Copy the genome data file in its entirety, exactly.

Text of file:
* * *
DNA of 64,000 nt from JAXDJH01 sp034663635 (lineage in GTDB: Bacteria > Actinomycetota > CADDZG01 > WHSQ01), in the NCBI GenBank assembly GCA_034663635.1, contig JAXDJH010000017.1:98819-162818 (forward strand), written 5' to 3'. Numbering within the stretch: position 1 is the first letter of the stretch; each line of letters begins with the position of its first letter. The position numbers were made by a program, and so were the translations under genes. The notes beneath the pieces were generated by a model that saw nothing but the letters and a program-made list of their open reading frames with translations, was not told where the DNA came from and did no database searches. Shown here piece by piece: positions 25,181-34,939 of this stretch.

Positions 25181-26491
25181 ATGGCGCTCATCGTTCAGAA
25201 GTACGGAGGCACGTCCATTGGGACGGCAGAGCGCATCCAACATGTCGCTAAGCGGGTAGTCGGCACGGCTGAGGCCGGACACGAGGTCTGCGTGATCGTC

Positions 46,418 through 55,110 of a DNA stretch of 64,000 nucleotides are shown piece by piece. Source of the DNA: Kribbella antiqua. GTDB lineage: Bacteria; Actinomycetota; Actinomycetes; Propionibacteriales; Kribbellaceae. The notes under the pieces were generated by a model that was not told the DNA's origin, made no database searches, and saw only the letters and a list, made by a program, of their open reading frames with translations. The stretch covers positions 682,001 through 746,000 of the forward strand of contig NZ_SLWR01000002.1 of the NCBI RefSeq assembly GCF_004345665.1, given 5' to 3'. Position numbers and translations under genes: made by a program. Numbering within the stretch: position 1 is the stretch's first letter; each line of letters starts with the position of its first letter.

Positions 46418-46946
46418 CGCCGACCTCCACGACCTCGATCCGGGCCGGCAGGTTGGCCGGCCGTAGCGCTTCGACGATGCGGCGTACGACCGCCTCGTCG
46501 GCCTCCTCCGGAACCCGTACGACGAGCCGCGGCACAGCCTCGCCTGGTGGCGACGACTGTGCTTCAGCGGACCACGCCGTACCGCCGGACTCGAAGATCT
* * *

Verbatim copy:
DNA of 64,000 nt from JAXDJH01 sp034663635 (lineage in GTDB: Bacteria > Actinomycetota > CADDZG01 > WHSQ01), in the NCBI GenBank assembly GCA_034663635.1, contig JAXDJH010000017.1:98819-162818 (forward strand), written 5' to 3'. Numbering within the stretch: position 1 is the first letter of the stretch; each line of letters begins with the position of its first letter. The position numbers were made by a program, and so were the translations under genes. The notes beneath the pieces were generated by a model that saw nothing but the letters and a program-made list of their open reading frames with translations, was not told where the DNA came from and did no database searches. Shown here piece by piece: positions 25,181-34,939 of this stretch.

Positions 25181-26491
25181 ATGGCGCTCATCGTTCAGAA
25201 GTACGGAGGCACGTCCATTGGGACGGCAGAGCGCATCCAACATGTCGCTAAGCGGGTAGTCGGCACGGCTGAGGCCGGACACGAGGTCTGCGTGATCGTC

Positions 46,418 through 55,110 of a DNA stretch of 64,000 nucleotides are shown piece by piece. Source of the DNA: Kribbella antiqua. GTDB lineage: Bacteria; Actinomycetota; Actinomycetes; Propionibacteriales; Kribbellaceae. The notes under the pieces were generated by a model that was not told the DNA's origin, made no database searches, and saw only the letters and a list, made by a program, of their open reading frames with translations. The stretch covers positions 682,001 through 746,000 of the forward strand of contig NZ_SLWR01000002.1 of the NCBI RefSeq assembly GCF_004345665.1, given 5' to 3'. Position numbers and translations under genes: made by a program. Numbering within the stretch: position 1 is the stretch's first letter; each line of letters starts with the position of its first letter.

Positions 46418-46946
46418 CGCCGACCTCCACGACCTCGATCCGGGCCGGCAGGTTGGCCGGCCGTAGCGCTTCGACGATGCGGCGTACGACCGCCTCGTCG
46501 GCCTCCTCCGGAACCCGTACGACGAGCCGCGGCACAGCCTCGCCTGGTGGCGACGACTGTGCTTCAGCGGACCACGCCGTACCGCCGGACTCGAAGATCT